If you’re applying for private student loans, pay attention to the interest rates

If you’re applying for private student loans, pay attention to the interest rates

For future students and the families of those intending to go to college, here are two additional initiatives included in the American Families Plan that could help minimize debt:

Keep in mind that no student loan forgiveness legislation has been officially presented yet, and Congress needs to approve it before Biden can sign it into law

Increase Pell Grants: Biden said during his presidential title loans in Delaware state campaign that he wanted to increase the maximum value of Pell Grants so that more middle-class Americans could participate. Later in April, he called for an $85 billion investment in the award as part of the American Families Plan to “help students seeking a certificate or a two- or four-year degree.” The president’s proposal adds $1,400 in additional Pell Grant assistance (the maximum award for the 2021-2022 school year is $6,495). The White House said that roughly seven million students depend on Pell Grants to help pay for college, but the value of these grants has fallen from covering nearly 80% of the cost of a four-year college degree to under 30%.

Biden’s administration has already rolled back Trump administration rules to cancel roughly $3 billion in student loans, some from fraudulent colleges, universities and career schools

Free college tuition: While on the campaign, Biden also said that he wants to “make four-year public colleges and universities tuition-free for all students whose family incomes are below $125,000.” As part of the American Families Plan, the president has already called for $109 billion to “ensure that first-time students and workers wanting to reskill can enroll in a community college to earn a degree or credential for free.” Under this proposal, the federal government would team up with states, territories and Tribes to provide a free college education for roughly 5.5 million students. Biden is also asking Congress to fund a $39 billion program that offers two years of subsidized tuition for four-year HBCU, TCU or MSI students in families earning less than $125,000; and another $5 billion to expand existing institutional aid grants to those schools.

With almost one in eight Americans owing a record-high of $1.73 trillion in college loans, and the extension on student loan forbearance set to expire at the end of September, many are looking for government help to manage or eliminate their student loan debt.

The president has also said that he supports broader forgiveness for federal student loan borrowers up to $10,000, which would eliminate at least $73.8 million in loans from almost 15 million people who owe less than that amount in 2021.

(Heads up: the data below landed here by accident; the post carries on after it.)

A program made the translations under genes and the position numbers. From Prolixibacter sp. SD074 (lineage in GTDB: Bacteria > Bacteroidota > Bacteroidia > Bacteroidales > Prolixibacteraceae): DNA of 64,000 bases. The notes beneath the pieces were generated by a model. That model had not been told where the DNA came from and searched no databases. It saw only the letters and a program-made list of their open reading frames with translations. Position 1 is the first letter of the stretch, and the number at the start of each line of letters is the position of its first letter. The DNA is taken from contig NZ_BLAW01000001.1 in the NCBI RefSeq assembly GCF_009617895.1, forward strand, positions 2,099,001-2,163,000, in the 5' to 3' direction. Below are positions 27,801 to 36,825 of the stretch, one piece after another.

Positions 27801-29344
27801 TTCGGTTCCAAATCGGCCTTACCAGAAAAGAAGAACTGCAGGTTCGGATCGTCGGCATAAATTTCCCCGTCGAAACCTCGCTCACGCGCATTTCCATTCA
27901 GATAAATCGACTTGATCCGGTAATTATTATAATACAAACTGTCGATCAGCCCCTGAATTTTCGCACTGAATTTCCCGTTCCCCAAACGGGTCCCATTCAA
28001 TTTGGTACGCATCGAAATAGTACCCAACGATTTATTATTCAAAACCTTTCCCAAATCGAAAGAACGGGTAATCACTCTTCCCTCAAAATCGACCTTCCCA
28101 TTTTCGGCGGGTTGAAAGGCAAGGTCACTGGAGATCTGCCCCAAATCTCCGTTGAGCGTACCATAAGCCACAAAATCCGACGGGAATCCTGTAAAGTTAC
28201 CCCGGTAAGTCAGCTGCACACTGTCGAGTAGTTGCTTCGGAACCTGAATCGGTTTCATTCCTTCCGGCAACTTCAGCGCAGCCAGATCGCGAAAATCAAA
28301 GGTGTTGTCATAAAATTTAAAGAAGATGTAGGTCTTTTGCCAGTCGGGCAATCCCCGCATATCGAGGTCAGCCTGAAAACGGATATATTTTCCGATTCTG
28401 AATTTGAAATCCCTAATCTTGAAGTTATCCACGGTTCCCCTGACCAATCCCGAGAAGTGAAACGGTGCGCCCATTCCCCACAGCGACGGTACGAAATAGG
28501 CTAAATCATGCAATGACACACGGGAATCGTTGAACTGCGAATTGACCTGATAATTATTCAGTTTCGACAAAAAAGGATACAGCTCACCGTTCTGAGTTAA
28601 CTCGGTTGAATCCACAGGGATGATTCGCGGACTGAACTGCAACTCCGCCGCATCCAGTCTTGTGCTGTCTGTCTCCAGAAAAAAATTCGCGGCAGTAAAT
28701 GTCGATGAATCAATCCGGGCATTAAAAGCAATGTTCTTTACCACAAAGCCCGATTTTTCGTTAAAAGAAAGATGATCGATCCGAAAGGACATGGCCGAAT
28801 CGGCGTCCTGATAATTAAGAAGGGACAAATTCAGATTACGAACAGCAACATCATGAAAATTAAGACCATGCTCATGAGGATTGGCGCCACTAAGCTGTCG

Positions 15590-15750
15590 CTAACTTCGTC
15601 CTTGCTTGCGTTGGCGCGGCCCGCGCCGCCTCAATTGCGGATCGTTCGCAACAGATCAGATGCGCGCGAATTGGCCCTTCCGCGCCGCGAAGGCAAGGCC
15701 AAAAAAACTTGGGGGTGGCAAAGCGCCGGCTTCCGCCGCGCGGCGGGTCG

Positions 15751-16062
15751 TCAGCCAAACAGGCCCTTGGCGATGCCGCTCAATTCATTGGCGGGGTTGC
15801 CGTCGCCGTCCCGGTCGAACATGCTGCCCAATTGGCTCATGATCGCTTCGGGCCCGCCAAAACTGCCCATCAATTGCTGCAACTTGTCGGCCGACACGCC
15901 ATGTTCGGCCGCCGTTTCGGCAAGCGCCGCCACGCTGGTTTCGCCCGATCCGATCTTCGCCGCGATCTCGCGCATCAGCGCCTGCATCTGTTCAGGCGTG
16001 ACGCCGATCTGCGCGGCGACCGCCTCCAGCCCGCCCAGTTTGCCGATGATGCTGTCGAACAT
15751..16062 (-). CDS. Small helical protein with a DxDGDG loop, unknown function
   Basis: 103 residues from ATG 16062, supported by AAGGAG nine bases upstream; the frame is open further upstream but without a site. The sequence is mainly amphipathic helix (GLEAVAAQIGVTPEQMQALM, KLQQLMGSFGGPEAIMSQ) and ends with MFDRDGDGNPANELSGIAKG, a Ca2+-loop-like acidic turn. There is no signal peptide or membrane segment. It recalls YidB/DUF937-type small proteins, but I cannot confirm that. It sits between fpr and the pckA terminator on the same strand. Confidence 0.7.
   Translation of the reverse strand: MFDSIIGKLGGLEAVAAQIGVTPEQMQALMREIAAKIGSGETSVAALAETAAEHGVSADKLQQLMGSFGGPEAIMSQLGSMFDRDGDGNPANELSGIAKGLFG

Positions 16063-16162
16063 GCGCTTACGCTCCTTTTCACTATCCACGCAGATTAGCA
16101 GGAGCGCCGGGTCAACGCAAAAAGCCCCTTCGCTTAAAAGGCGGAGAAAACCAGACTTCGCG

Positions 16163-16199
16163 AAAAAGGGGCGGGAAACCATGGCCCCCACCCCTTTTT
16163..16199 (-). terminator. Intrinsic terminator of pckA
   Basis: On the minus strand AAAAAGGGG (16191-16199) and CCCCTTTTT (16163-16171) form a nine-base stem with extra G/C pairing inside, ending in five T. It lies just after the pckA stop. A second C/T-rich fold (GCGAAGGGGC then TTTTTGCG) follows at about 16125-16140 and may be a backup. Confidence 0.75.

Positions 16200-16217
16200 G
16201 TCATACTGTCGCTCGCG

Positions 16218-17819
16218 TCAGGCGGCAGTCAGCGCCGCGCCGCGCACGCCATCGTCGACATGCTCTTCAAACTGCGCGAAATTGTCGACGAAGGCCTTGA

Whether you are thinking about going back to college or paying for the education of a loved one, a financial advisor can help you put together a financial plan to reach your goals. SmartAsset’s financial advisor matching tool will connect you with professional advisors in your local area in just five minutes. Get started now.

SmartAsset’s free college loan calculator will help you figure out how much to borrow and how much you will have to pay back each month.

If you are struggling to keep up with loan or credit card payments, you can take steps to protect your credit score and speak with your bank directly to see whether you can defer loan payments or waive certain fees.

He also presented the groundwork for some of the educational proposals that would later influence the $1.8 trillion American Families Plan. These include initiatives that support tuition-free community college and training, halve undergraduate federal student loan payments, double awards for Pell Grants and expand student loan debt forgiveness.

Bring back borrower defense payment rules: The Department of Education overturned 2019 Trump administration rules that scaled back loan forgiveness opportunities for borrowers who had been defrauded by their colleges, universities and career schools. The department said in a press release on March 18 that this was the “first step in addressing borrower defense claims as well as the underlying regulations,” and it “will be pursuing additional actions, including re-regulation, in the future.” Current guidelines mandate that borrowers prove that their school acted fraudulently, which limits eligibility for student loan forgiveness.

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